Gov't says COVID-19 funds running low, floats idea of selling state assets as last resort

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Metro Manila (CNN Philippines, April 24) — As President Rodrigo Duterte announced another extension of the enhanced community quarantine, his administration admitted the country's funds for COVID-19 response continues to dwindle nearly three months since the Philippines recorded its first COVID-19 cases.

"We are running low of funds," Duterte said in a taped briefing which aired on Friday.

Budget Secretary Wendel Avisado said the government has already spent P352 billion of the P397 billion that the national government is allowed to realign from the 2020 budget through the special powers granted by the Congress in March.

Finance Chief Sonny Dominguez said the country has spent the “unplanned” amount of P352.7 billion in order to aid those whose lives and livelihood are upended by the health crisis. He said that although there are barely any tax collections, Filipinos’ needs were being financed by government savings and loans from the Asian Development Bank and World Bank, which have reached ₱310 billion. He said, however, that government has to reassess its priorities to make sure the budget will be enough.

“So far sufficient po ang cash natin pero naiiipit na po tayo sa budget allowance natin. Iyan po ang problema natin ngayon, may cash tayo pero wala tayong authority gumastos ng ganoon kalaki. So we're making sure na lahat ng gastos natin ay number one for the benefit ng pinakamahirap sa bayan natin,” Dominguez said.

[Translation: So far we have enough cash but we are being constrained by the budget allowance. The problem is that we have enough cash but we don’t have the authority to spend that much. So we are making sure that we prioritize spending for the benefit of the poorest in our country.]

Avisado is worried about the source of funding if the number of confirmed cases in the Philippines continues to rise.

“Kapag mag-second wave, paano ‘yun? We have to come up with a forward planning. That would require a lot of funding. Under the ‘new normal,’ dapat we can provide more jobs to the people,” the budget chief said.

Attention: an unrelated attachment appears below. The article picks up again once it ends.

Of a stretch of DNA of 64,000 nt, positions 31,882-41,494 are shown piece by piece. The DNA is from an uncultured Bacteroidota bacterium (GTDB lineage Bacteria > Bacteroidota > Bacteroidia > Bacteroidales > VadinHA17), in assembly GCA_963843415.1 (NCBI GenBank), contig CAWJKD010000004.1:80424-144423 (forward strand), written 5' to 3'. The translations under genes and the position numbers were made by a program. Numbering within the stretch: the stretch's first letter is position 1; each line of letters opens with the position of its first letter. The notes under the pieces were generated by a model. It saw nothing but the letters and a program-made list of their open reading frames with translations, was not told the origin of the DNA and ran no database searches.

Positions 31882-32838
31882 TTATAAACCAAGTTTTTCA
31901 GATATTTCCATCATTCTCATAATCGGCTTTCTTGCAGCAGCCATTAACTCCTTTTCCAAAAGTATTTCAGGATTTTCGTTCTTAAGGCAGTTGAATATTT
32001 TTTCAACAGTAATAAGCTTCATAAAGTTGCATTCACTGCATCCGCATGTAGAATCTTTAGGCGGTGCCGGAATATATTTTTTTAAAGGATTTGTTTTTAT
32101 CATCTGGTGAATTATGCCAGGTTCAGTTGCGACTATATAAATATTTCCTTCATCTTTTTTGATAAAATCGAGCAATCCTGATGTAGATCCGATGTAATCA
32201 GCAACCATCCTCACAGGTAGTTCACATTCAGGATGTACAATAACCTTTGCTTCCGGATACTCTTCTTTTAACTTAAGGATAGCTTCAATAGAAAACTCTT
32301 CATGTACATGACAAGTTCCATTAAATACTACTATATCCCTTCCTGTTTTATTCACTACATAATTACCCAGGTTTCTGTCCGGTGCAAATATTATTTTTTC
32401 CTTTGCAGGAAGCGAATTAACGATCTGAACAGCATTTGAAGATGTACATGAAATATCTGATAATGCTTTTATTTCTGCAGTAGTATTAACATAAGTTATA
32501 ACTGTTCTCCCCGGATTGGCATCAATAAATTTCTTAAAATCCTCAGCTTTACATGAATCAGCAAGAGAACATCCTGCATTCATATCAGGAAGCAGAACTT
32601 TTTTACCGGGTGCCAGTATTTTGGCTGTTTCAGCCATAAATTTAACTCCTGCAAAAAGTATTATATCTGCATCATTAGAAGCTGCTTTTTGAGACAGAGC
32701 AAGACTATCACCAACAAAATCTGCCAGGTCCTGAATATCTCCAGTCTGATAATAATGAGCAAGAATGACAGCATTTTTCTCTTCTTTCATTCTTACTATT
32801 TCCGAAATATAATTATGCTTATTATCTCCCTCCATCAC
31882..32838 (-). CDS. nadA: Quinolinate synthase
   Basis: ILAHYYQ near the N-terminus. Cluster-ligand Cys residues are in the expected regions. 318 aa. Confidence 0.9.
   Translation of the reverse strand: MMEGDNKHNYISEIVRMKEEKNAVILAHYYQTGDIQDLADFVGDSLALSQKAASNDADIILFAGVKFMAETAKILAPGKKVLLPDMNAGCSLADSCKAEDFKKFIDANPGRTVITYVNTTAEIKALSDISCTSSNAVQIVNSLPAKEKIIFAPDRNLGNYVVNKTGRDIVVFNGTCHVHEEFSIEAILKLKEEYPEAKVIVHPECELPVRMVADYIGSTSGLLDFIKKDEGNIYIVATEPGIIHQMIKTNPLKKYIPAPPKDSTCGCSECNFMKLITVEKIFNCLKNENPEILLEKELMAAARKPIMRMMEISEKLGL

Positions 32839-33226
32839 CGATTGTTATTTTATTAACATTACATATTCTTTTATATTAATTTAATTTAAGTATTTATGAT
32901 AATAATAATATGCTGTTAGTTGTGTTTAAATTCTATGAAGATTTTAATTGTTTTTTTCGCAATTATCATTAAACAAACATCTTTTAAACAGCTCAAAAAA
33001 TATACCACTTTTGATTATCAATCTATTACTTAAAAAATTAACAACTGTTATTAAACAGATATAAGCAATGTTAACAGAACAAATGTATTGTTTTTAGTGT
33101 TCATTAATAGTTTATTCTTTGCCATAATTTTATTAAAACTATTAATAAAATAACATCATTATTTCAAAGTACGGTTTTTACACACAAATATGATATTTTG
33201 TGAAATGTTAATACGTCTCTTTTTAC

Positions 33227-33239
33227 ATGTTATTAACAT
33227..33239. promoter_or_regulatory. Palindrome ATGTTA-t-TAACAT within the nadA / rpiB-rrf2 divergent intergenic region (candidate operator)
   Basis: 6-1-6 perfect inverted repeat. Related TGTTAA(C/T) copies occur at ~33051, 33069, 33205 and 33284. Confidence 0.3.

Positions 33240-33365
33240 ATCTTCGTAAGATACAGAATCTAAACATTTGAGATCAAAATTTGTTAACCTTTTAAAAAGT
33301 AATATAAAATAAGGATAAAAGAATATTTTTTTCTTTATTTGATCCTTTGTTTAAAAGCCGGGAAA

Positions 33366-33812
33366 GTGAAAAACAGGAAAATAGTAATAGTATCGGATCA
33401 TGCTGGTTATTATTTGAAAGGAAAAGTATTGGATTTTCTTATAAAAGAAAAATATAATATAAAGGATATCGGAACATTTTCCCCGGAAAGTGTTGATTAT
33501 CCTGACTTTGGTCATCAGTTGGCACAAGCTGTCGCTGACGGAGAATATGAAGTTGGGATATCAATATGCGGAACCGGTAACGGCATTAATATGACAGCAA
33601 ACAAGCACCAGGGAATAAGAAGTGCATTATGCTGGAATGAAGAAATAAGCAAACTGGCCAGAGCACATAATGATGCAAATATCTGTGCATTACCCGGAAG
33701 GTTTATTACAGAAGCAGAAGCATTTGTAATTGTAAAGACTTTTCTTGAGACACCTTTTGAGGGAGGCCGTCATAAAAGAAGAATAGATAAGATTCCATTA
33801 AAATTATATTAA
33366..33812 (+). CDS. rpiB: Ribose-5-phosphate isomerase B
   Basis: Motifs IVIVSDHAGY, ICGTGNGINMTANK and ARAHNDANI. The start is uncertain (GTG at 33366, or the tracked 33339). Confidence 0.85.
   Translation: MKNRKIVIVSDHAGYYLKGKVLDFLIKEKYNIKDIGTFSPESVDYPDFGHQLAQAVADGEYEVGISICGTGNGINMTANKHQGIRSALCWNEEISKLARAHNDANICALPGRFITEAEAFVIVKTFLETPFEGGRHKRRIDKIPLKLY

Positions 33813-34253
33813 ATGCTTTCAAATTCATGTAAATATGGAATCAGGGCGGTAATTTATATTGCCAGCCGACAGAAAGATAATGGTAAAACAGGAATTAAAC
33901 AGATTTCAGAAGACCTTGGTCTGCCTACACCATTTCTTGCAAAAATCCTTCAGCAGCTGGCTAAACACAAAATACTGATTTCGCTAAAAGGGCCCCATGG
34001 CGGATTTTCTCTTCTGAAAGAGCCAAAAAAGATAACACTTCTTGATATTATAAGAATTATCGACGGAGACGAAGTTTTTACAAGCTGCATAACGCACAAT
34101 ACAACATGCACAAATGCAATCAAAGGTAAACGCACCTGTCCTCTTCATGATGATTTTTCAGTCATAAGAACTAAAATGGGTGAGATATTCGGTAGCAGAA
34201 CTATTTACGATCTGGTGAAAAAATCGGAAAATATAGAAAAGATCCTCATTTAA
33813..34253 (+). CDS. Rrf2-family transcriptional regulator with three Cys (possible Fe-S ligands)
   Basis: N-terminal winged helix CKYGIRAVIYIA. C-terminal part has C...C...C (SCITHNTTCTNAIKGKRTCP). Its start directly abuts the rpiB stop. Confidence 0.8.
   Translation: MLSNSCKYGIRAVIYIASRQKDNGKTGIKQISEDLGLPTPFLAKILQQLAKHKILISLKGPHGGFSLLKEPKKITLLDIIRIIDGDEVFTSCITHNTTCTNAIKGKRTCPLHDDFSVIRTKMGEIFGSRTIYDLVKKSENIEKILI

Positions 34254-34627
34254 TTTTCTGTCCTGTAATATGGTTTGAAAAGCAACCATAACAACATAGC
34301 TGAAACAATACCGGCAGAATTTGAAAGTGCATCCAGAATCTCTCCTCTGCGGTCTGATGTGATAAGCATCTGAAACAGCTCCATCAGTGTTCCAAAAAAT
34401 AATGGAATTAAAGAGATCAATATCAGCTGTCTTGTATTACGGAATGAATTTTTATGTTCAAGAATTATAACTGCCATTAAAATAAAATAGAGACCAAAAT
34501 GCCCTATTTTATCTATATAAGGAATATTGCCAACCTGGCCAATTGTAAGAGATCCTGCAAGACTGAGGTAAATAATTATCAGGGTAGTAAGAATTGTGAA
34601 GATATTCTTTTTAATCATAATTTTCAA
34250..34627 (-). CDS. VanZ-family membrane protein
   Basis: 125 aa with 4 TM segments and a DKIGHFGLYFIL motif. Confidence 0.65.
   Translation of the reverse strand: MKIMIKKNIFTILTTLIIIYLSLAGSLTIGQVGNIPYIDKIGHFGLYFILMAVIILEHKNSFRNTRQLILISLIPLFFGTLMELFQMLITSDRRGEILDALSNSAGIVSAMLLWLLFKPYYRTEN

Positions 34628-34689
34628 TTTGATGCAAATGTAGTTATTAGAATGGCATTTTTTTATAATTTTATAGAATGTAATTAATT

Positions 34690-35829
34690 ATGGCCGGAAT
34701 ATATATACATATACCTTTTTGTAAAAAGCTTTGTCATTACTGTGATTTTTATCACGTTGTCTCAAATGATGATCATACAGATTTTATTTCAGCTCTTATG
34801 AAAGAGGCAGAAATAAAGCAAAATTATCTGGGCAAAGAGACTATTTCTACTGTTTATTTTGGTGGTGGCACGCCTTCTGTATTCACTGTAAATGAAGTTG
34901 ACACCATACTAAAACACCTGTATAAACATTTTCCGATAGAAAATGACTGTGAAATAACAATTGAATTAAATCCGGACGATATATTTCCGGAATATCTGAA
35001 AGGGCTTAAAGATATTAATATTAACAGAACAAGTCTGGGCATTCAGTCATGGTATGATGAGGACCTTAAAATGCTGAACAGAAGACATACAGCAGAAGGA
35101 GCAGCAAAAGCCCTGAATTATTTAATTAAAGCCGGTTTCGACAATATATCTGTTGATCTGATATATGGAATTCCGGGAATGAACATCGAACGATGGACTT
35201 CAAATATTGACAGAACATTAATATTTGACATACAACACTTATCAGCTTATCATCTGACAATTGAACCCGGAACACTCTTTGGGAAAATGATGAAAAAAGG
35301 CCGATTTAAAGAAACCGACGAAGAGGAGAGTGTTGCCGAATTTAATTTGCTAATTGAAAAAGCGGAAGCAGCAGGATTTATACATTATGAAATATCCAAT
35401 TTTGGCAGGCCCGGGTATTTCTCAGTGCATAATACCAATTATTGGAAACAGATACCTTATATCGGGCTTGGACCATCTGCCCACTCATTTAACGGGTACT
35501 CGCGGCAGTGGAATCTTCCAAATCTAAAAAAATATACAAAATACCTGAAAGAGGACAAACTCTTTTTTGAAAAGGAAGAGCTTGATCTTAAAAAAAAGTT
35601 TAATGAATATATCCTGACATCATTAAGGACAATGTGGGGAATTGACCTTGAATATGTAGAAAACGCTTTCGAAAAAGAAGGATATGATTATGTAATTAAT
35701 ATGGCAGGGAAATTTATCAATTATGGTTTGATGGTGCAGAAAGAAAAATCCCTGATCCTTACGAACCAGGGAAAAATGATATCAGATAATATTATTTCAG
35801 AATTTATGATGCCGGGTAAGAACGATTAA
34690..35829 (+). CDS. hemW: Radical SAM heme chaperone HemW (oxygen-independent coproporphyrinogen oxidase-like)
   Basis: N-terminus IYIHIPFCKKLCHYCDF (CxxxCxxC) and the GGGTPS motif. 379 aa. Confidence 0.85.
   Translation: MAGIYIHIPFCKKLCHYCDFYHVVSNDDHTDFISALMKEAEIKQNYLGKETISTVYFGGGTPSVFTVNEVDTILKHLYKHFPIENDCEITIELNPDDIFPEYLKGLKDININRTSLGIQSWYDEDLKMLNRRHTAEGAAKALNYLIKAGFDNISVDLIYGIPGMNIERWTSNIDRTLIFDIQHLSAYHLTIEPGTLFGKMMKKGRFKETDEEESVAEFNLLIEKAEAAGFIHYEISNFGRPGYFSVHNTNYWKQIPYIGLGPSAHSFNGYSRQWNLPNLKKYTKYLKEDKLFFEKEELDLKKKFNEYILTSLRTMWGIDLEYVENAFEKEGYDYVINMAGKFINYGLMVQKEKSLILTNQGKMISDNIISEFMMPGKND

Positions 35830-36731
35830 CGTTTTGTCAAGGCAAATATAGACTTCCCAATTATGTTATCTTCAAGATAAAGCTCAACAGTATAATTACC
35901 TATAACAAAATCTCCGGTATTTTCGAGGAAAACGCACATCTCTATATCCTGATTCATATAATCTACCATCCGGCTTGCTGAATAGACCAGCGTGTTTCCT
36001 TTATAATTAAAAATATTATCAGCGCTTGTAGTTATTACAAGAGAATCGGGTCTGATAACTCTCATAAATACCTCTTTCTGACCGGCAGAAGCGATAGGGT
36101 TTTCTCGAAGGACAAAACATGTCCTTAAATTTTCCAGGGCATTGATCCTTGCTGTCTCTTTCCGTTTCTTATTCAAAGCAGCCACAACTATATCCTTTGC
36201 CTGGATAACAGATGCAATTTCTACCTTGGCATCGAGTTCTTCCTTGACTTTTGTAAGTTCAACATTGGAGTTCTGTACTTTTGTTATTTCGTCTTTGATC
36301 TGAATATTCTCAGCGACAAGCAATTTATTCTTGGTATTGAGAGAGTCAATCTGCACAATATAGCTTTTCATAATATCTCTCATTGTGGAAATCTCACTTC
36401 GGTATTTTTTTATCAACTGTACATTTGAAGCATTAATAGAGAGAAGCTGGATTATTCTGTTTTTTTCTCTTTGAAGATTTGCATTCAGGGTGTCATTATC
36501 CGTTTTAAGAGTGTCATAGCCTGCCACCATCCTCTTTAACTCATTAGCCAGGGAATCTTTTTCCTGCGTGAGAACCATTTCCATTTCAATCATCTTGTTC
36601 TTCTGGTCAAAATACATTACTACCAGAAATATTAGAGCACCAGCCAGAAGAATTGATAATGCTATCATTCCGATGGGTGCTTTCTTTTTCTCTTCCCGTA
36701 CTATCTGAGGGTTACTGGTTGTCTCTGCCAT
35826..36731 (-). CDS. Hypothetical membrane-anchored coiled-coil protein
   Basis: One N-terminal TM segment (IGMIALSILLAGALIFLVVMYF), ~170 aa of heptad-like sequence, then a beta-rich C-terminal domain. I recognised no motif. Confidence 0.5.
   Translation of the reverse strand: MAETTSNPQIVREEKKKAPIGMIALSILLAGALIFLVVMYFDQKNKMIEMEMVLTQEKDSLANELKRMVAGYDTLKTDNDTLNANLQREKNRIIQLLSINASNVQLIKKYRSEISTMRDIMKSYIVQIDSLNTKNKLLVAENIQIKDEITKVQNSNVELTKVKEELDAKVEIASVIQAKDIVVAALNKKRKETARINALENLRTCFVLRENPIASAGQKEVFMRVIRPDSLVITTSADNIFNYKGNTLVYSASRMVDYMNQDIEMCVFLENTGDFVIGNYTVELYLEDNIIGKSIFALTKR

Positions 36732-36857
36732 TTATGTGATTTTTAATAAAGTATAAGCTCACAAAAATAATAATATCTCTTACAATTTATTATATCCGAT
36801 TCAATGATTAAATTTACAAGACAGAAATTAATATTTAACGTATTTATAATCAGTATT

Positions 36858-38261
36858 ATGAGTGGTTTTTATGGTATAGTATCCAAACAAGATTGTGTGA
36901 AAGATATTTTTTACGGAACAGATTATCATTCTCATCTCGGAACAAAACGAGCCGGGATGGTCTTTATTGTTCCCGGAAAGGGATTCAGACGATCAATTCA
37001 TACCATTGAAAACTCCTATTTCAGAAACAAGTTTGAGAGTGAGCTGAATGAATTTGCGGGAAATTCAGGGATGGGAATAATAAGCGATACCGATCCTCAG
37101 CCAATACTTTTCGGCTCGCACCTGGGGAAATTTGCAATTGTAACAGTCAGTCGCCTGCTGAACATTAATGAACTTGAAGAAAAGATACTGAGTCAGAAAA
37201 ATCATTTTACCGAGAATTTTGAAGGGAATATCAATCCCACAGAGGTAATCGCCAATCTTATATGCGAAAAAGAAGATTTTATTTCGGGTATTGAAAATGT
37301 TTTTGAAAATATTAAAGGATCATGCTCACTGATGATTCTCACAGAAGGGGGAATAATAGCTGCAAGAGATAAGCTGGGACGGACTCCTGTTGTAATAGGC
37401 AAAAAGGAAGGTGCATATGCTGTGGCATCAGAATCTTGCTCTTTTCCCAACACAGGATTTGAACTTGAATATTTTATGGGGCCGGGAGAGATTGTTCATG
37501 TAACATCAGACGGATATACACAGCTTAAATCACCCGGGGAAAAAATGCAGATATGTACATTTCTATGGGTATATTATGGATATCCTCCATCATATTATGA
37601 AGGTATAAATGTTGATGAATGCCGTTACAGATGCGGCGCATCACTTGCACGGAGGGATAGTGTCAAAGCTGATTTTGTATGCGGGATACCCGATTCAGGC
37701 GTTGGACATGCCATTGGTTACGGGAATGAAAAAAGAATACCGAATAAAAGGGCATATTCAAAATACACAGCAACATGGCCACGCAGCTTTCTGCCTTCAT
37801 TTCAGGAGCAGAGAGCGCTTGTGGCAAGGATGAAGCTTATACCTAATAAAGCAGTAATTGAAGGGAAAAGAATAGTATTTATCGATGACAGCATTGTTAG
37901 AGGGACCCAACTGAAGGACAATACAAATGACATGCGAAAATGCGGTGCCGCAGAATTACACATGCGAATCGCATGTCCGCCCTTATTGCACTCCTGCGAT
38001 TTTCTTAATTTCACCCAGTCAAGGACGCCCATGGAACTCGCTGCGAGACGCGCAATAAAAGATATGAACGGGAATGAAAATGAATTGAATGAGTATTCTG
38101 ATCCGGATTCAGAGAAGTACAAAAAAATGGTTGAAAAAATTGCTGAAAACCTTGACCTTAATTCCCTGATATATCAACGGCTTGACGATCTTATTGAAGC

[Translation: What will we do in case of a second wave of cases? We have to plan ahead. That will require a lot of funding. When we shift to the ‘new normal,’ we should be able to provide more jobs to the people.]

Duterte asked Congress to authorize the use of additional funds for COVID-19 response. Senator Sonny Angara is confident the Congress will swiftly act if the executive branch requests for a supplementary budget.

"If a supplemental budget is needed, I'm sure both houses of Congress will hear and pass that to authorize the President and the Executive branch to spend more or to realign from existing budgetary items. This is to meet the challenges posed by the virus which were unknown when we passed the 2020 budget and we acknowledge that the President may need some flexibility to react to future contingencies," he said in a statement. 

Speaking to CNN Philippines' The Source, Presidential Spokesperson Harry Roque said the government will no longer release the second tranche of cash subsidy to residents in areas where the enhanced community quarantine has been been lifted. Instead, the money will now be given to more families in Metro Manila and other areas which remain under lockdown due to COVID-19.

The lockdown was extended until May 15 in Metro Manila, Calabarzon, Central Luzon, and several other provinces considered COVID-19 hotspots. Prior to this, cash aid of P5,000 to P8,000 was given to select sectors all over Luzon.

President Rodrigo Duterte said several projects of the Departments of Social Welfare, Public Works, Trade and Industry, and Health have to be halted for the budget to be realigned to the government’s COVID-19 response.

“First, second and third quarter alam mo wala ‘yang pera, sabi ko hangin lang ‘yan. Kinukuha natin ang projects this year, kalimutan mo muna,” he said during the televised address with his Cabinet.

He once again floated the possibility of selling state assets, specifically the Cultural Center of the Philippines, as a last resort to beef up the funding.

“We are making sure that if the funds are not sufficient, they will have to borrow. Then if the borrowed money isn’t enough, then we have to sell the assets. Lahat ng lupa ipagbili ko para itulong ko sa tao (I will sell all the land to help the people),” he said.